With so many models to choose from, buying a new drone can definitely be confusing. While all drones share the same basic framework (four propellers, gyroscope, etc.), they can vary greatly in other areas. For this reason, I created an in-depth drone buying guide that will help clear up any confusion that you might have about buying your first drone.
Drone Buying Guide – Best Drones For Sale in 2015
I’ve complied a list of the top 25 RC drones of 2015:
|Images||Drone Name||Fight Time||Camera||Price||Review|
|Syma X5C Explorers||7 Minutes||Yes||$60||Full Review|
|Hubsan X4 H107D||7 Minutes||Yes||$145||Full Review|
|DJI Phantom 3||25 Minutes||Yes||$1,250||Full Review|
|DJI Phantom 2 Vision Plus||20 Minutes||Yes||$1,100||Full Review|
|UDI U818A||8 Minutes||Yes||$50||Full Review|
|Eachine H8 Mini||6 Minutes||No||$22||Full Review|
|Syma X5SW||5 Minutes||Yes||$60||Full Review|
|Cheerson CX-10||6 Minutes||No||$18||Full Review|
|Syma X12||4 Minutes||No||$18||Full Review|
|NightHawk Quadcopter||5 Minutes||Yes||$105||Full Review|
|Holy Stone M61X||8 Minutes||Yes||$35||Full Review|
|Parrot Bebop||10 Minutes||Yes||$470||Full Review|
|4606 Proto X Nano||7 Minutes||No||$30||Full Review|
|Rolling Spider||8 Minutes||Yes||$80||Full Review|
|Heli-Max 1SQ RTF||4 Minutes||No||$70||Full Review|
|Sky Viper Stunt||10 Minutes||No||$70||Full Review|
|UDI U839||6 Minutes||No||$25||Full Review|
|Yizhan X4||6 Minutes||No||$30||Full Review|
|Syma X8C||10 Minutes||Yes||$95||Full Review|
|JJRC H8C||8 Minutes||Yes||$60||Full Review|
|Blade Nano QX RTF||7 Minutes||No||$75||Full Review|
|Parrot AR 2.0||12 Minutes||Yes||$300||Full Review|
|X4 H107C||7 Minutes||Yes||$50||Full Review|
|DJI Inspire||18 Minutes||Yes||$3,400||Full Review|
|X4 H107L||7 Minutes||No||$35||Full Review|
Five Factors to Consider Before Buying
In general, there are five factors to consider before purchasing your first drone: flight time, skill level, GPS sensors, camera specs, and controllers. Below, I’ll outline each of these factors in-depth so that you can make a more informed decision when buying your drone. Remember the golden rule: always purchase an inexpensive drone first, then consider a more expensive model once you become more proficient. With that being said, let’s get started!
Consideration #1: Flight Time
“Flight Time” refers to the amount of time a drone is able to fly on a single charge. There are several factors that determine a particular drone’s flight time (battery size, weight, and flying maneuvers all play a role). For the most part, all drones have relatively short flight times – less than 25 minutes. Cheaper models (like the Syma X5C) have flight times that average around seven minutes. Expensive models (like the DJI Phantom 2 Vision Plus) have flight times that average around 15-20 minutes.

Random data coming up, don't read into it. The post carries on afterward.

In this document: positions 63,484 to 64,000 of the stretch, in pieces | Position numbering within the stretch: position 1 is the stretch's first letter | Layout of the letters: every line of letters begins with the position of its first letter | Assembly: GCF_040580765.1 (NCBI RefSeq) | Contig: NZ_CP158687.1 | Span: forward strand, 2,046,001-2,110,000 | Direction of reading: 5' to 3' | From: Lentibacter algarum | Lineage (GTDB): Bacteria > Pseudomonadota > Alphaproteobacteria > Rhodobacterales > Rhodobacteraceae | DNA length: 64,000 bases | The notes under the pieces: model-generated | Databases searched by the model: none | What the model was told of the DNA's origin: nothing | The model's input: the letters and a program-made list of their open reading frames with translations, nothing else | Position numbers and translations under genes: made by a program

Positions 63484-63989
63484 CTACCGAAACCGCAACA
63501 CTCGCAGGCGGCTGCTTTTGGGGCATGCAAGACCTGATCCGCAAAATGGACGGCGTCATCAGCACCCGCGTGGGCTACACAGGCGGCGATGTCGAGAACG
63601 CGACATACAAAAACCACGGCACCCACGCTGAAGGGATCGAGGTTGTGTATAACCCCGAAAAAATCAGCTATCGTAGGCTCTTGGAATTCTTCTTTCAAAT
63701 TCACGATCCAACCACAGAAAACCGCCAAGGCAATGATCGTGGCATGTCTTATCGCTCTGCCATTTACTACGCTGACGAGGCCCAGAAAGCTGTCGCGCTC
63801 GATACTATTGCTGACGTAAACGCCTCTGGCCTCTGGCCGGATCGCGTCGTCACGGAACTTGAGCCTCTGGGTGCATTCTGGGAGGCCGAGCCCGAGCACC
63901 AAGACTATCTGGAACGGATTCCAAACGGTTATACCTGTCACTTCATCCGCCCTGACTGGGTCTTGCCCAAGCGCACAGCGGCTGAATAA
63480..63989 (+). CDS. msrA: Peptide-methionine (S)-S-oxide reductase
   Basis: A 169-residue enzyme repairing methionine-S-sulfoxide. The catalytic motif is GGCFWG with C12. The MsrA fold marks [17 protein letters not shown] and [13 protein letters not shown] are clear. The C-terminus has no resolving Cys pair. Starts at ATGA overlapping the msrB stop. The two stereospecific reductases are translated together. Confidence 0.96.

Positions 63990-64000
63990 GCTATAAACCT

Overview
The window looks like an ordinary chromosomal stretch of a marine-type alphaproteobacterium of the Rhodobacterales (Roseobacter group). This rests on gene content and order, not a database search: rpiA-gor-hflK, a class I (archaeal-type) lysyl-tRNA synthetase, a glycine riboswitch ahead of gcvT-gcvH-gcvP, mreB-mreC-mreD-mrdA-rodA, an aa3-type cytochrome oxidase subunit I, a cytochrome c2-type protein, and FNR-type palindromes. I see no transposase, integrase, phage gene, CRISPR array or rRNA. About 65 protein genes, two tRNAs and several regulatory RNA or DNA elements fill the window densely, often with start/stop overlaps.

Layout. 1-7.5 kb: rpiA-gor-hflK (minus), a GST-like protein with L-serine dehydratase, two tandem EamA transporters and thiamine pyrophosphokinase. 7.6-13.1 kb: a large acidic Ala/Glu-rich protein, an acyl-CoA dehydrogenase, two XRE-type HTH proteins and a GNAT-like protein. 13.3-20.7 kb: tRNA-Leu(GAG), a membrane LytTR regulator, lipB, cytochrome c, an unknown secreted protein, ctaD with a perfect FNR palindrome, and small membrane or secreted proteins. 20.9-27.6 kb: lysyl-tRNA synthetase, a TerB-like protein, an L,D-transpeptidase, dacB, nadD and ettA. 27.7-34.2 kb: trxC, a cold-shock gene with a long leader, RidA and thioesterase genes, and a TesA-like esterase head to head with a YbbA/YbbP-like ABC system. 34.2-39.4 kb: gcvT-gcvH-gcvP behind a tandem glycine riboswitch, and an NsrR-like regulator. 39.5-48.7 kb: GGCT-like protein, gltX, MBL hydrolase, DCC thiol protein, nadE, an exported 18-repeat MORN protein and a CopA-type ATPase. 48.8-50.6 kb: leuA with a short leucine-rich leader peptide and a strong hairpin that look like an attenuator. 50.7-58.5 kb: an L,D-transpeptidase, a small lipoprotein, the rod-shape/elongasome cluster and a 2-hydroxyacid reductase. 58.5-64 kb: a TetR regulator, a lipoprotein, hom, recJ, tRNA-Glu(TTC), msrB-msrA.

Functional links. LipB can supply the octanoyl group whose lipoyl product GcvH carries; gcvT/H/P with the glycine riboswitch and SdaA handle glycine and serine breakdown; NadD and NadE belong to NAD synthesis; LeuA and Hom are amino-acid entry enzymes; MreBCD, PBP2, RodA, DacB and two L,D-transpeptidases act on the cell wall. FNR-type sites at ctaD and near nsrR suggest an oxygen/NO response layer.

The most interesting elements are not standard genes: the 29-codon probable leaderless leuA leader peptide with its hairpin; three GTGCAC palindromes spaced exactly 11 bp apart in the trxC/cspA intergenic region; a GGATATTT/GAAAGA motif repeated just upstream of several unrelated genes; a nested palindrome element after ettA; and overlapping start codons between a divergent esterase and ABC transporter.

Consideration #2: Skill Level
This is an important factor to consider before purchasing a drone. If you buy one that’s beyond your skill level, you’ll probably end up crashing it and wasting your money. Personally, I would hone my skills on a cheaper model, then slowly work your way up (which is exactly what I did when I first started flying). RC drones like the Blade Nano QX come with SAFE technology that help stabilize the quadcopter. Another option that’s relatively easy to fly is the Cheerson CX-10. Once you master it, then you can move on to a more expensive model.
Consideration #3: GPS Sensors
GPS sensors are usually (there are exceptions) only found in expensive drone models, and are really useful. For example, GPS sensors allow you to set specific coordinates for your drone. Once programmed, the drone will automatically fly to those coordinates. GPS sensors allow for a neat function called the “Return Home” feature. At the push of a button, this feature will bring your drone back to its original starting location. This is exceptionally useful for when you’ve lost sight of your drone.
Consideration #4: Camera Specs
These days, you can purchase drones with cameras for $50. Generally, the cheaper models don’t have FPV (First Person Viewing) capabilities, and their resolutions aren’t that great. As with all things in life, you get what you pay for. In my opinion, cheaper is better than nothing, and even a low-quality bird’s eye view of your neighborhood is better than not having one at all.
Consideration #5: Controllers
The controller, or “Transmitter”, is what allows you to control and maneuver your drone. The majority of transmitters come with two analog sticks, and operate at a 2.4GHz frequency. Personally, I like transmitters that show real-time diagnostics about my drone (height, speed, throttle position, etc.). In my opinion, it makes for a more enjoyable flying experience. Some RC drones, like the Hubsan X4 H107D (in the picture to the left), come with built-in LCD monitors for FPV flying.